A New Yorker claims that she suffered insomnia after taking diet pills and eventually found herself committed to a mental hospital.
Queens Army Reservist Sainah Theodore, 26, says she took a drug called Natural Lipo X. Unable to sleep, Theodore believes the pills made her delirious.
Her lawyer Brian Pascale says Theodore stopped her car in the middle of a busy intersection, argued with strangers, tore open a screen door to her home, and also stabbed pillows and pictures.
Theodore, a sociology student and emergency room clerk, had to be hospitalized even though she can’t recall any of her bizarre actions.
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“I couldn't believe all of this happened to me. It was a blur. I had no recollection of my behavior,” she told New York Daily News.
She claims the pills were spiked with illegal stimulants.
She filed a lawsuit in Brooklyn Supreme Court Monday against an East New York distributor, the Natural Health Food Center.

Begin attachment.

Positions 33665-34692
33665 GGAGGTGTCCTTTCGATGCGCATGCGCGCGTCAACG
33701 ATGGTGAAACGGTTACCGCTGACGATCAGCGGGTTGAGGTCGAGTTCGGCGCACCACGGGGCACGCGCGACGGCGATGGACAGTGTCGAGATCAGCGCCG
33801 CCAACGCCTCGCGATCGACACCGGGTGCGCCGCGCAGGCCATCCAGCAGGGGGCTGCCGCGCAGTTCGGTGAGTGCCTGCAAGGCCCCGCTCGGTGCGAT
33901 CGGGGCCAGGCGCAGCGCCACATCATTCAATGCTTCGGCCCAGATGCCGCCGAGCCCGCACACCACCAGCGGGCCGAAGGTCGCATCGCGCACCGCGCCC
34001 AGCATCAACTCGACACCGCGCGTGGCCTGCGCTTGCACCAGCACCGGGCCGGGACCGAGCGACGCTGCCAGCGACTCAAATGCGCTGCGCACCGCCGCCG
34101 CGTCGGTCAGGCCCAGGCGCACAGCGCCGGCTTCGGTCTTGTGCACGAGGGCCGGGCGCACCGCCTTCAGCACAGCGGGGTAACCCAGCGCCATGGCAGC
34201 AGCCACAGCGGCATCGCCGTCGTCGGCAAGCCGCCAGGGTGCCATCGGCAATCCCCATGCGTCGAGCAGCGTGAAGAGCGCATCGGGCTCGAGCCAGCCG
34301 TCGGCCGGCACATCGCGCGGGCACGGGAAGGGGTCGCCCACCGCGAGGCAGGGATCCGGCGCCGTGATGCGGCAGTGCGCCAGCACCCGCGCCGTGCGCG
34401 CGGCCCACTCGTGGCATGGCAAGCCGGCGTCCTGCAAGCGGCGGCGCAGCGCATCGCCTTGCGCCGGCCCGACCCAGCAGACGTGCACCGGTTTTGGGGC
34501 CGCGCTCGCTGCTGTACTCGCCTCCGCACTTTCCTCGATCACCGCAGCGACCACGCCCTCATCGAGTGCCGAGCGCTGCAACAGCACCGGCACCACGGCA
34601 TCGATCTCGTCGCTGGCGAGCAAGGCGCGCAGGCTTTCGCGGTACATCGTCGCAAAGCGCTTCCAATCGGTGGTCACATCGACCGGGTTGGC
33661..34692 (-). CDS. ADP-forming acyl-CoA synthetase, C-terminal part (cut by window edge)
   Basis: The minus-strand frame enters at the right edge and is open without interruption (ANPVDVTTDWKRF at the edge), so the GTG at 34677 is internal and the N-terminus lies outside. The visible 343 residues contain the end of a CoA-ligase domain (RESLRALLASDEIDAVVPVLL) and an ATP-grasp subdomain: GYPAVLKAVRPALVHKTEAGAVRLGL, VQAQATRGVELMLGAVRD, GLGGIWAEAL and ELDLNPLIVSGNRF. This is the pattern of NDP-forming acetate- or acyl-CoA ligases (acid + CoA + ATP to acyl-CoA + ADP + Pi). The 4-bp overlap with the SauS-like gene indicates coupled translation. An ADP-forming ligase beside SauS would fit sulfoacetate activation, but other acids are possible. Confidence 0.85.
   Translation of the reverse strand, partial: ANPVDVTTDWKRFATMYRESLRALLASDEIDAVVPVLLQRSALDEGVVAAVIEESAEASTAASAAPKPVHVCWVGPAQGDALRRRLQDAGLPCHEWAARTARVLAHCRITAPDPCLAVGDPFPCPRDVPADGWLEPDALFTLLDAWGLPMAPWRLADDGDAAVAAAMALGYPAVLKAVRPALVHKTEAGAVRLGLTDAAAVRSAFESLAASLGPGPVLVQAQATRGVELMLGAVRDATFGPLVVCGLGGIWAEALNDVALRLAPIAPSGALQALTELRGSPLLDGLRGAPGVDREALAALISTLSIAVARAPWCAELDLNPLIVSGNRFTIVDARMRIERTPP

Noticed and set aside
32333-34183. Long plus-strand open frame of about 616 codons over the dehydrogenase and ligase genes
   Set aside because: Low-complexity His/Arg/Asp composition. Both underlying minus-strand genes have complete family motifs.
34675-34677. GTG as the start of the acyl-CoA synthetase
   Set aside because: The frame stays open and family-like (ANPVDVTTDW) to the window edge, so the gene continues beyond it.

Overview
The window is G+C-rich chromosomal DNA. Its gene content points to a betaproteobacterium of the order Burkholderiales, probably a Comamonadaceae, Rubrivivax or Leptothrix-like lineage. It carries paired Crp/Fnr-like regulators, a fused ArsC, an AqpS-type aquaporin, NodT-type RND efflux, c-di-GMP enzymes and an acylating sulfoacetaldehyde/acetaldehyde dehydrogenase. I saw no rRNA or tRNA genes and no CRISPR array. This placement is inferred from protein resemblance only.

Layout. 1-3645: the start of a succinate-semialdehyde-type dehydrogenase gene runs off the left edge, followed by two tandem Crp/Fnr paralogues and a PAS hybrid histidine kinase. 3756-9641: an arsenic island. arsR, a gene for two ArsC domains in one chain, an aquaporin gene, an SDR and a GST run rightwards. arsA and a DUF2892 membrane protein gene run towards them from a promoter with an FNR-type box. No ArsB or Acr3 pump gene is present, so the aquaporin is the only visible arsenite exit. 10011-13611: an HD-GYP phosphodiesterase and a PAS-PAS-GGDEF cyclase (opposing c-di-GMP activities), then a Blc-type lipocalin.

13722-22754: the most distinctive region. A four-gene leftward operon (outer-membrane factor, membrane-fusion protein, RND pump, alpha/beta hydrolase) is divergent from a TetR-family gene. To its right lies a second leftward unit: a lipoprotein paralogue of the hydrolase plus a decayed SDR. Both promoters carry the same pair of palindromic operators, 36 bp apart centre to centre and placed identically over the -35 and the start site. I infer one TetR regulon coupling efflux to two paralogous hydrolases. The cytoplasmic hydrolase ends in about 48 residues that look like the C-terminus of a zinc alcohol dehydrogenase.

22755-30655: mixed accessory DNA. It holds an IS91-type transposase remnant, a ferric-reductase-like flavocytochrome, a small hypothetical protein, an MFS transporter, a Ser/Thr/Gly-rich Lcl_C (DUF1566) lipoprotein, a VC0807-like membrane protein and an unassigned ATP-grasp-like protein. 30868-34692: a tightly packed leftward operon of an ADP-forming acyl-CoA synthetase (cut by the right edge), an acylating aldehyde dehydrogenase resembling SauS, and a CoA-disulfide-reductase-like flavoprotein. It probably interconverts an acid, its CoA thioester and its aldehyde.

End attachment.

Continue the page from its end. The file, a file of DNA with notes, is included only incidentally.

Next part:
According to court papers, Theodore had used the drug previously with no problem, but this time she descended into six days of insomnia.
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She bought the pills from Natural Health Food Center in December 2012. By Dec. 19, she was sending aggressive and irrational text messages to her mother. She also told a friend she was hearing voices.
She spent five days in a mental hospital and missed a deployment to Afghanistan.
“Once I came out of the sedation, it was clear to me it was the pill that caused it,” Theodore said.
Lab tests of the pills allegedly found a number of restricted drugs, included a weight-loss stimulant banned by the Food and Drug Administration in 2010.
“It's a black market product, it's an illegal product,” said Marc Ullman, another attorney, who specializes in food and drug litigation.
As many Americans resolve to lose weight in the new year, the Federal Trade Commission fined four companies this month for “deceptive” weight-loss claims, including Sensa and L’Occitane.
“The claims simply aren’t supported by the evidence,” Jessica Rich, director of the FTC’s Consumer Protection Bureau, said of the weight-loss ads.